My first literary love affair was with Sherlock Holmes. I met him at the highly impressionable age of twelve and fell instantly in love. I read every Conan Doyle story that featured him - read them more than once.
Since then, I have had many loves in my life. Indeed, I have been a very loose woman, literarily speaking, but one never forgets one's first love. He is always special.
A few years ago when I read a review of a book called The Beekeeper's Apprentice, I was both fascinated and a bit outraged. How dare anyone tamper with Conan Doyle's perfect creation! But in the end fascination won out over outrage and I picked up the book and read it, and thus a long ago love affair was rekindled, but this time with the added fillip that it became a three-way affair - Sherlock, Mary Russell, and me.
Mary is Laurie King's unique creation who was introduced in The Beekeeper's Apprentice as a young orphan girl in Sussex who came under the sway of her neighbor, the beekeeper Sherlock Holmes. She became his apprentice, his partner in adventure and then (Conan Doyle must be spinning in his grave!) Holmes' wife. As weird as that might seem to lovers of classic Holmes, King actually makes it work and has built a very interesting pastiche mystery series on the premise.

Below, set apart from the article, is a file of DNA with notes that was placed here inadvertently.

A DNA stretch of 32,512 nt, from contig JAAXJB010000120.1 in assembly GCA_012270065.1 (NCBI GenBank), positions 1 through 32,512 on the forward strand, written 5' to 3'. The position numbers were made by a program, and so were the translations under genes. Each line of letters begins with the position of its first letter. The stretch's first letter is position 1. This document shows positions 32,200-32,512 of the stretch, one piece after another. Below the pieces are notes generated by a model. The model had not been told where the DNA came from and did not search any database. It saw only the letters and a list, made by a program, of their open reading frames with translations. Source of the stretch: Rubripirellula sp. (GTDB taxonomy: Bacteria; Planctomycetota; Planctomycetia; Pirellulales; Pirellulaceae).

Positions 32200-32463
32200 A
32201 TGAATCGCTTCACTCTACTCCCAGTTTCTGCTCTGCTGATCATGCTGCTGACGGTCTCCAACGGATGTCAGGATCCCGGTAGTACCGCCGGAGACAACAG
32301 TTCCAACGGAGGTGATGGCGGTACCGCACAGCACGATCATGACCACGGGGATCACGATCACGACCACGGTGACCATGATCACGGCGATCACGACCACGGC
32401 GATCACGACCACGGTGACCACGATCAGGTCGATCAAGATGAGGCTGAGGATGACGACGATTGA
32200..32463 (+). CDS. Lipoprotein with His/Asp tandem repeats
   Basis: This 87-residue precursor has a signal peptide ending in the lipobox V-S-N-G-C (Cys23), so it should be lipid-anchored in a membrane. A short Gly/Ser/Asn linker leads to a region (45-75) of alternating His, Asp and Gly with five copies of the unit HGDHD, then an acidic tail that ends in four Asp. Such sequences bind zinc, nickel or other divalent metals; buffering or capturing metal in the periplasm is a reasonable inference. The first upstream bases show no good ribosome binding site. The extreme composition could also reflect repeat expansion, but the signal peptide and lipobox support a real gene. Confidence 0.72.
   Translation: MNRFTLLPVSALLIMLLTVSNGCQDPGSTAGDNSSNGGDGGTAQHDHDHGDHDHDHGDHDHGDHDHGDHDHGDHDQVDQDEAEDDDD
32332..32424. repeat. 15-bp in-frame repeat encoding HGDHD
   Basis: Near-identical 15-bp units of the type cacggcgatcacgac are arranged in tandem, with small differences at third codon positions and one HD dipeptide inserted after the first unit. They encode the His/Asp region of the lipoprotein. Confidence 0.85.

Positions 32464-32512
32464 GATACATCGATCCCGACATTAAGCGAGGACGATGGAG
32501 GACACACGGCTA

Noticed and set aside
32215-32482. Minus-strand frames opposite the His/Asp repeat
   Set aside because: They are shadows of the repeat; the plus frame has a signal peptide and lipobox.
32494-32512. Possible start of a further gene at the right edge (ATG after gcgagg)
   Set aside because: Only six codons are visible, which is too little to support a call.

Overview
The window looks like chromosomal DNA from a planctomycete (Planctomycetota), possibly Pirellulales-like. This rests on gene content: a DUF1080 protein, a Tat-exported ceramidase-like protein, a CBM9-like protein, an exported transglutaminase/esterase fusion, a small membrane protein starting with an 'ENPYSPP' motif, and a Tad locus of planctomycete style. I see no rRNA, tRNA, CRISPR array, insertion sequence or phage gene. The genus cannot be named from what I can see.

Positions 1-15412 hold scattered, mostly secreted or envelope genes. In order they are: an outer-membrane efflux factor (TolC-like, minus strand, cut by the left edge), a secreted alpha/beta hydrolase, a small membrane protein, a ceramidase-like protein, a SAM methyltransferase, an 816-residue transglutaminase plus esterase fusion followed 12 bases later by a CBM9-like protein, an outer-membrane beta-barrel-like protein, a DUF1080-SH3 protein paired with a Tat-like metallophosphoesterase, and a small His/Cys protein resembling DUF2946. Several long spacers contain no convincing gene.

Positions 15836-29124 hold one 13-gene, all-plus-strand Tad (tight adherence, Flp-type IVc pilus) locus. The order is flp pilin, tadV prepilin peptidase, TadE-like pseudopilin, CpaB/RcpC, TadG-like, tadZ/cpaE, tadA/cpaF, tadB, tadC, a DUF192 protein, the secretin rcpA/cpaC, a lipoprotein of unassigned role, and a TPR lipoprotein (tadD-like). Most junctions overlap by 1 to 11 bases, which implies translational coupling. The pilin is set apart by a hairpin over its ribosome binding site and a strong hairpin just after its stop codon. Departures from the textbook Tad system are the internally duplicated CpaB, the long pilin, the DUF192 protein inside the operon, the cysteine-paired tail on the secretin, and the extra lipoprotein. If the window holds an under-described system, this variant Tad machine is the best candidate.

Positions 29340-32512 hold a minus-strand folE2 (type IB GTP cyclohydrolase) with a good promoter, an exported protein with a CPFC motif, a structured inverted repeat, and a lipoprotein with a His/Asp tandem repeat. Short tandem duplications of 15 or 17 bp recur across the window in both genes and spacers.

I have read - I could even say devoured - every book in the series. The God of the Hive is the tenth one and a very good one it is. It is actually a continuation of the story begun in the last book, The Language of Bees, in which we were introduced to a son and granddaughter of Sherlock Holmes, as well as a doomed daughter-in-law. In this book, the son and granddaughter are in great peril from which they must be extricated by the efforts of the great Sherlock and Mary Russell, along with a ragtag but interesting cast of supporting characters, and the godlike Mycroft Holmes who also plays his part.
I think that I will be giving away nothing by saying that Sherlock and Mary again solve the mystery and triumph in the end and their stories will be continued in yet another book in the series. Thank goodness!
Laurie King is a very good writer who sets the stage of the early 20th century well. One feels that one is there and experiencing the events of the day. The reader feels, too, that King has real empathy and understanding for her characters and she makes us want to know them better. A very good skill for a writer of an ongoing series to have!